A Bloody Good Time

   Critics and audiences everywhere agree that Breaking Bad is one of the greatest narratives ever put on television, that is fairly evident to most television-watching Americans. Bloodline, a Netflix Original Series from the creators of Damages, is the single narrative television series (besides The Following, which I’ll go into in another post) that rivals the masterpiece of Breaking Bad—this show has the potential to live up to the high standard set by Breaking Bad, as possibly even surpass it in time.

   This infantile series that has just recently released a trailer for its second season already has rich character development, original and unique story arcs, and realistic cause-and-reaction aspects that move the story forward. The story revolves around the Rayburn family, in the Florida Keys, and both their family-owned hotel, and their well-kept secrets. The setting screams small town local, where word travels fast and everyone knows each other. This is developed very well by a cast that is studded with stars like Kyle Chandler from Friday Night Lights, Sam Shepard who has a lifetime’s worth of fantastic performances, and Sissy Spacek who played Carrie from the original Stephen King film, as well as a great performance in The Help. From this, a few rising stars also get very deserved screen time like Ben Mendelsohn, who has proven himself before, and will be the new lead antagonist in the upcoming Star Wars: Rogue One.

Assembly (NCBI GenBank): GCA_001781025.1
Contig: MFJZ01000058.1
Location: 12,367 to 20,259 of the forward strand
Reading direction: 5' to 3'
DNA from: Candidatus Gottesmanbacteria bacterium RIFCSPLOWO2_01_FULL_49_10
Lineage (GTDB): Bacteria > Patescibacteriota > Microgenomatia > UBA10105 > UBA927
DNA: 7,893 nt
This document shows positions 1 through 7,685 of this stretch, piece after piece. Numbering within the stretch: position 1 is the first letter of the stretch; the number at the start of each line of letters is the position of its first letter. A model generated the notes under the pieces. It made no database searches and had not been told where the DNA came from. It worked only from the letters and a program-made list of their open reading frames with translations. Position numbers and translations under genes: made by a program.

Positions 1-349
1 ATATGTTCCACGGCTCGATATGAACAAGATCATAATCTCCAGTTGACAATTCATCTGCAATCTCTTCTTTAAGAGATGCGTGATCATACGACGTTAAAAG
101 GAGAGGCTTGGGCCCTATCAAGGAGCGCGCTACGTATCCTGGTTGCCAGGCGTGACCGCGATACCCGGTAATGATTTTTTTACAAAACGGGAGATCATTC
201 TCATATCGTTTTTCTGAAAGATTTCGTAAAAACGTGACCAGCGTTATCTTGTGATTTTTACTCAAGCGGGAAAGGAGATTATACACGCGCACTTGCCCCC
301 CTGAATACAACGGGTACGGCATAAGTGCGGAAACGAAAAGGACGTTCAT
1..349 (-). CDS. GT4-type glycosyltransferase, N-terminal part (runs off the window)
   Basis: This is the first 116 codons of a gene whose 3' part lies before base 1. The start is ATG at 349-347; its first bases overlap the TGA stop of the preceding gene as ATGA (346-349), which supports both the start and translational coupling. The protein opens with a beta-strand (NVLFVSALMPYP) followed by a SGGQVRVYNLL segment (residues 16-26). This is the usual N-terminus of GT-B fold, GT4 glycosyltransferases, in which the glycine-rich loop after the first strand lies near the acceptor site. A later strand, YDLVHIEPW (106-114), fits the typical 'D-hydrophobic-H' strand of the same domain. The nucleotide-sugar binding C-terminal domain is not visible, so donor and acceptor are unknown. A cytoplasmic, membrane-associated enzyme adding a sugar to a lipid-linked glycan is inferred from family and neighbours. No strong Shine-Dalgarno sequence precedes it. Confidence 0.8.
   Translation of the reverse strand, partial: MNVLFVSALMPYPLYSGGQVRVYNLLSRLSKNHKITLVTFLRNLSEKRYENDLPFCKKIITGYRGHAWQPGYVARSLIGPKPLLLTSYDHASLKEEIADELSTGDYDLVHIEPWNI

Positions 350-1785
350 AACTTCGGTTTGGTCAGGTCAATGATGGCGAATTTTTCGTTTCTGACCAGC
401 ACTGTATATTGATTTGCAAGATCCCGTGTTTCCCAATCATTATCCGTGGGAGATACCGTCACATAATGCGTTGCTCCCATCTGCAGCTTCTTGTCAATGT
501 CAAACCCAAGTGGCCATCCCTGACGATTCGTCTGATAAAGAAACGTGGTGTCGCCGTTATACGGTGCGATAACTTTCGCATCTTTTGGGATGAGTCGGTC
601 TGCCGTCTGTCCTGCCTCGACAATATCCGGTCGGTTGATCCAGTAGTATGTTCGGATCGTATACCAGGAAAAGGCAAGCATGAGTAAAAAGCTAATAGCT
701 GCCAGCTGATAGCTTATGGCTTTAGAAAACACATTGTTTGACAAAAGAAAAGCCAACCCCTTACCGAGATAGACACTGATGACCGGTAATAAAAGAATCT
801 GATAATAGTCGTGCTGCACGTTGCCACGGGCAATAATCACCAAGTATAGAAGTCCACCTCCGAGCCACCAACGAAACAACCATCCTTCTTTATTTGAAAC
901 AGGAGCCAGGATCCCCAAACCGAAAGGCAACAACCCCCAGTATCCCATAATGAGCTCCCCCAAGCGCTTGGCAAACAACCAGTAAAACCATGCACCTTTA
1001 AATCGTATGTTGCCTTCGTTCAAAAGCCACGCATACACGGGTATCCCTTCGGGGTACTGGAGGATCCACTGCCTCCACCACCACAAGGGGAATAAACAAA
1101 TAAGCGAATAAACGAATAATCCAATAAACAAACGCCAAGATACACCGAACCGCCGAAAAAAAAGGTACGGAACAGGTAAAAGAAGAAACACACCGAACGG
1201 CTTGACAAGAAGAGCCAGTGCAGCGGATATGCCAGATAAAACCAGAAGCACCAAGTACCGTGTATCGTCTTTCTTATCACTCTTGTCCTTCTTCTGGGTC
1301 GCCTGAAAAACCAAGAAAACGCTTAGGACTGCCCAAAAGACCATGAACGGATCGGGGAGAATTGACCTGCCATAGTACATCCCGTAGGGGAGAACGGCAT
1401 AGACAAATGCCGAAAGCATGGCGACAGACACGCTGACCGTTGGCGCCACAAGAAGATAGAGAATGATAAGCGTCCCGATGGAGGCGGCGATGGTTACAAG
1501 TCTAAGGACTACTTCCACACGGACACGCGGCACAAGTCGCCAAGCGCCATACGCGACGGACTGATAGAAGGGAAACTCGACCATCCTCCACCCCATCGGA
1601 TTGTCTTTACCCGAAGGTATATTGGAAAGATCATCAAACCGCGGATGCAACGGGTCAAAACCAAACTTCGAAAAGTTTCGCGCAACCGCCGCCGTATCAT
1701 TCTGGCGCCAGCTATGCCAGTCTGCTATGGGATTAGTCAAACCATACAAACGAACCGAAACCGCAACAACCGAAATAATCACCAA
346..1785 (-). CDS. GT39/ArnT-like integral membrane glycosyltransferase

Performances from these talented actors who may not be as well-known to Netflix audiences are one of the reasons that this series is so captivating. Bloodline is one of the few shows that develops such a rich group of characters and realistic circumstances that change these characters into something completely different over time. With an average episode of about an hour, each installment is its own movie, progressing the deep and multi-layered story to an end that brings us back to the beginning.

Aesthetically, this series really takes advantage of artistic color grading, interesting and purposeful shot composition, as well as well-timed strategic cuts. The way the show is laid out is very dialogue-based, much like many other television narratives, but the dialogue in Bloodline has a certain grounded realism, a certain effective simplicity that doesn’t waste words or make it obvious that it is informing the audience of what’s happening, it let’s us get submerged into the story without questioning whether or not a certain character would really talk like they do.

As a whole, Bloodline is a devilishly good time, pulling on your heat strings and stirring you up to pin blame, make judgements, and get invested in each character as if you were inducted into the Rayburn family yourself.

9 out of 10 stars for me on this one, guys; this is one of the few television shows that have the quality and power to enthrall me.

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